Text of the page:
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OC (Osteocalcin) - ELISA

Analyte: Osteocalcin

Specimen Type: Serum, EDTA Plasma

Optimum Volume: 1 mL

Stability:

2-8°C -20°C -70°C
1h, 2d* 2 months 2 years

Reporting units: ng/mL

Method: ELISA

Biological or Clinical Significance:

Osteocalcin, or bone Gla protein (BGP), is the major non-collagenous protein of bone matrix. It has a molecular weight of approximately 5800 Dalton and consists of 49 amino acids, including three residues of gamma-carboxyglutamic acid. Osteocalcin is synthesized in bone by osteoblasts. After production, it is partly incorporated into the bone matrix and partly delivered to the circulatory system. Osteocalcin has a high affinity for calcium and exhibits a compact calcium-dependent α-helical conformation, in which the Gla residues promote absorption to hydroxyapatite (the primary bone mineral; calcium phosphate hydroxide) in the bone matrix. A large number of studies have shown that the circulating level of osteocalcin reflects the rate of bone formation and is associated with changes in the rate of bone turnover in metabolic bone disease such as osteoporosis, primary hyperparathyroidism, hyperthyroidism, Paget disease, and renal osteodystrophy. Determination of serum osteocalcin has proven to be valuable as an indicator of osteoblastic activity in human serum and plasma in the prevention of osteoporosis and aid in identifying women at risk of developing osteoporosis, for monitoring bone metabolism in perimenopausal and postmenopausal women, and during antiresorptive therapy.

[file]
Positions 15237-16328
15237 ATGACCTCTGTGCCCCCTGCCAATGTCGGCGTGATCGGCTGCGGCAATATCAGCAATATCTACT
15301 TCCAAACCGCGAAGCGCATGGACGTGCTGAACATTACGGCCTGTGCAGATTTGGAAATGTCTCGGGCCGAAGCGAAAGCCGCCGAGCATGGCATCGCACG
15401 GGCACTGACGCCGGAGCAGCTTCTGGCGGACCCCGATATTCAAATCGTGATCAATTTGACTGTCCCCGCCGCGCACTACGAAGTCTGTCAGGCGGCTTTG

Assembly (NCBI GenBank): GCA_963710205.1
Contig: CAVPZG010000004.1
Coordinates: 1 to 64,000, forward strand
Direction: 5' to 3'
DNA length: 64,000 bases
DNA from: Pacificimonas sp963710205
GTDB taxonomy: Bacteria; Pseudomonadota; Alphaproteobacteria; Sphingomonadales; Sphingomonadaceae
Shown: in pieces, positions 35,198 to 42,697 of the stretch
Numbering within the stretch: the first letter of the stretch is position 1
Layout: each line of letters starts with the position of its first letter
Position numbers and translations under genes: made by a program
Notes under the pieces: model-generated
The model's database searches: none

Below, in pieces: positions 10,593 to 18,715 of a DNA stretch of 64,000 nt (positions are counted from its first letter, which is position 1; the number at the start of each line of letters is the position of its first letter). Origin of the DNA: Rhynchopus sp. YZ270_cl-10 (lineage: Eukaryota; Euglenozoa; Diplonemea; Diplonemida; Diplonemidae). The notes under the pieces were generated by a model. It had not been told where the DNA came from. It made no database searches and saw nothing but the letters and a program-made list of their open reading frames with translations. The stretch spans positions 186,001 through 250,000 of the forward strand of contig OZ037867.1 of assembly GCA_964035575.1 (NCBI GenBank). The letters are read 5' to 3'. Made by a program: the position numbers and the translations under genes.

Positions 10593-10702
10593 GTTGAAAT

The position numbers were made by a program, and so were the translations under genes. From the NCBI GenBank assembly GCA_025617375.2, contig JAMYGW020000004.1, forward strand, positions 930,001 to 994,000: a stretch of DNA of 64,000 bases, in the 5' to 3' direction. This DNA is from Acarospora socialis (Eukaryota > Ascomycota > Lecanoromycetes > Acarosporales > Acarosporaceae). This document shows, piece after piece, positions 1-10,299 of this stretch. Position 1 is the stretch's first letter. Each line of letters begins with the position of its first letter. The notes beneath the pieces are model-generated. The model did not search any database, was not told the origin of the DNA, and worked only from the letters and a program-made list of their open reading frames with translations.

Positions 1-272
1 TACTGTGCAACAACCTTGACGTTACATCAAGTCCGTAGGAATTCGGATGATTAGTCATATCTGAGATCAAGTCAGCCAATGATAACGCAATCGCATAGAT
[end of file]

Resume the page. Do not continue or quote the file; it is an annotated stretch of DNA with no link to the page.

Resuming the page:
Principle of Test Method:

The osteocalcin assay is an enzyme immunosorbent assay (ELISA) for the quantitation of osteocalcin.  * Refrigerated stability is 1 hour in serum and 2 days in EDTA plasma.

References:

1. Carlson TH, Leary ET, Wu C, Kuo MM, Aggoune T, Chu J, and McLaughlin K. Long-term stability of osteocalcin at –70 °C determined by the Elecsys 2010 analyzer. Clin Chem, 50(Suppl): A109, (2004).
2. Rosenquist C, Qvist P, Bjarnason N and Christiansen C. Measurement of a more stable region of osteocalcin in serum by ELISA with two monoclonal antibodies. Clin Chem 1995; 41:1439-1445.
3. Takahashi M, Kushida K, Nagano A and Inoue, T. Comparison of the analytical and clinical performance characteristics of an N-MID versus an intact osteocalcin immunoradiometric assay. Clin Chim Acta 2000; 294:67-76.
4. Leary ET, Wu C, McLaughlin K, Carlson TH. N-MID osteocalcin measured by Roche Elecsys is a stable analyte. JBMR 2005; 20: S227.

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